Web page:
Updated: Aug 3
It would be hard to overstate the importance of high-quality healthcare for people of all ages, but this care is all the more crucial for children, whose brains and bodies are in critical stages of development. Yet millions of American families live in medical deserts, particularly low-income families in underserved communities. As a result, their children face greater barriers to essential healthcare services and health education. Fortunately, telemedicine offers a practical way to remove some of these barriers and offer more equitable access to healthcare.
What Is Telemedicine?
Simply put, telemedicine is the remote or virtual facilitation of healthcare appointments using video conferencing platforms or audio-only phone calls. Although many healthcare centers offered secure digital portals for sharing information well before 2020, it was the COVID-19 pandemic that caused them to extend online services to include actual medical appointments.
During the pandemic, medical facilities pivoted to using telemedicine as a way of protecting care providers, patients, and communities from the risk of COVID-19 infection. They used encrypted versions of commonly used platforms like Zoom and Google Meet to keep patient information secure. However, health centers continue to use telemedicine even as the pandemic becomes less of a threat to public health, in part because it helps to address other barriers to patient healthcare access.
Here are some major benefits of telemedicine for families and children in underinvested rural, urban, and suburban communities.
Access to Primary Medical Care in Healthcare Deserts
The federal government has labeled 80% of rural US communities—in which 20% of all Americans live—as medically underserved. Reaching primary medical centers is also a challenge in underinvested urban and suburban areas, where the nearest available may still be far enough away to add significant logistical difficulty to keeping appointments. Although telemedicine can’t facilitate physical exams or laboratory tests, it can help families and their children accomplish the following:
Determine if they need to be seen in person for preventive or interventional care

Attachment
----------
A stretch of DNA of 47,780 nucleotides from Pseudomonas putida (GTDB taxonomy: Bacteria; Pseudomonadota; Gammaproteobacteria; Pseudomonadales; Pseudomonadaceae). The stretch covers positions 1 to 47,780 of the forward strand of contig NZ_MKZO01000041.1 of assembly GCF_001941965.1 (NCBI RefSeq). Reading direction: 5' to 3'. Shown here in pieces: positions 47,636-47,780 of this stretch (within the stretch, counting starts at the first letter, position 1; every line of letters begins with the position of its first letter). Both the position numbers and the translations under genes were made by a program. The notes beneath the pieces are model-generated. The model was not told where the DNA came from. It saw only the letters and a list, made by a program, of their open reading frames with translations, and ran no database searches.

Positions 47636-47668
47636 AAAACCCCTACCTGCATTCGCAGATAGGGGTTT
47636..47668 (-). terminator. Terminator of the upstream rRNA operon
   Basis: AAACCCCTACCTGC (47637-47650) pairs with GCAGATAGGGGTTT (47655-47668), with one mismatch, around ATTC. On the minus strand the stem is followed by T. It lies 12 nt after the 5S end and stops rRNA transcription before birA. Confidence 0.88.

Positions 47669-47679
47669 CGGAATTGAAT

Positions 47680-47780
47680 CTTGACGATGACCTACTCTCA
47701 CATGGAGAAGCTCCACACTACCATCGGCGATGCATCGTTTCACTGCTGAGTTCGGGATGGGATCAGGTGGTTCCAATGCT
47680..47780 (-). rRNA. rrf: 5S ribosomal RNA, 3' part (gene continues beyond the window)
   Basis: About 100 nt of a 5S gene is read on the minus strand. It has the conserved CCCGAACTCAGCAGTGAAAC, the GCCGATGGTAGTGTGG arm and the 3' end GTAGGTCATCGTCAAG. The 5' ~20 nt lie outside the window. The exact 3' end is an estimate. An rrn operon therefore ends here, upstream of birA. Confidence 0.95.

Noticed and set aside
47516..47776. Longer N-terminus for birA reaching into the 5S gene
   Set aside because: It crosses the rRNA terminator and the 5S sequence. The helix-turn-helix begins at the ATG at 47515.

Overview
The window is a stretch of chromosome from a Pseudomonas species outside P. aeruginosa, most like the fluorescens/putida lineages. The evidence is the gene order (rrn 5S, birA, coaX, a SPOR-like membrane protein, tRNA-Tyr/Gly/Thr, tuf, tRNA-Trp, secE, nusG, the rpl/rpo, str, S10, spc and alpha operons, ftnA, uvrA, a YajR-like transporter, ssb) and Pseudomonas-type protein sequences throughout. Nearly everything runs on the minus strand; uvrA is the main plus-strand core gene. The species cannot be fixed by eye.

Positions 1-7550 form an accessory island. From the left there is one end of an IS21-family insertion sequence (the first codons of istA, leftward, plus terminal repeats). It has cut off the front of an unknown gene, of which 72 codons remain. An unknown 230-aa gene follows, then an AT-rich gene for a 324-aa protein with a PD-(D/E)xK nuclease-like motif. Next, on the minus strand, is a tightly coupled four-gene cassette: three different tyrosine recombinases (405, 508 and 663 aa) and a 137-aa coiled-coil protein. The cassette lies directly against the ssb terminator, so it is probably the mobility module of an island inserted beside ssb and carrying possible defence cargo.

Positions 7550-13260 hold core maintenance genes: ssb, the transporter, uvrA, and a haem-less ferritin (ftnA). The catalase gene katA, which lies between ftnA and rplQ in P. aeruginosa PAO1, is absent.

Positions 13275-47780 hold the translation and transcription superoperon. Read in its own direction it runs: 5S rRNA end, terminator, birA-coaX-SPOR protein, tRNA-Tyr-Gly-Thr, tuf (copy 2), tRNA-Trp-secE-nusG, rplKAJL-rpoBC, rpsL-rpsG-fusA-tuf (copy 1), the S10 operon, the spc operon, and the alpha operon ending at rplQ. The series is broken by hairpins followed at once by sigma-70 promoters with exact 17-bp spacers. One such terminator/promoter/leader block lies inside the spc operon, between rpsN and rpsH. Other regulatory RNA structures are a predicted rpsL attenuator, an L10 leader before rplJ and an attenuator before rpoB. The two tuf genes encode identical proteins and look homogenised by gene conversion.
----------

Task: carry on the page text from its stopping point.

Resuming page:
Learn how to monitor their own health and vital signs
Complete follow-up appointments in which they can communicate any improvement or worsening of a condition as well as learn about recovery and specific symptoms to watch for
Receive general education about a healthy lifestyle and the causes, symptoms, and treatment options for common given injuries and illnesses
Establish and maintain relationships with pediatricians and other care providers
Get prescription refills authorized and discuss dosage adjustments as needed
Increased Access to Healthcare Specialists
It can be even more difficult for children in low-income communities and healthcare deserts to get care from life-saving medical specialists like cardiologists, oncologists, and surgeons. Although patients will still need in-person appointments for medical tests and procedures, they can reduce the number of trips they have to make to a facility by using telemedicine for the following:
Consultations (getting information that can help families decide if their children need specialty care and which treatments to pursue)
Post-procedure follow-up appointments
Education about patients’ specific injury and illness
Alternatives to Broadband Barriers
Lack of high-speed internet infrastructure and access has often been cited as a barrier to telemedicine in both rural and underinvested urban areas. However, in 2021, at least 29 states changed their legislation to allow audio-only telephone appointments. These are a useful alternative to video meetings in areas without broadband internet and for individuals who don’t own internet-ready devices or rely on limited data for internet use on their phones.
Eliminated Transportation, Fuel, Meal, and Childcare Costs
Each year during the pandemic and beyond, telemedicine saves families hundreds and even thousands of dollars in costs directly related to keeping in-person medical appointments. These include transportation and fuel costs as well as incidental expenses like on-the-go meals, depending on what time of day the appointment takes place and how long the round trip takes. Childcare costs are another consideration, especially for mothers with multiple children at home who cannot easily bring all of them to an appointment.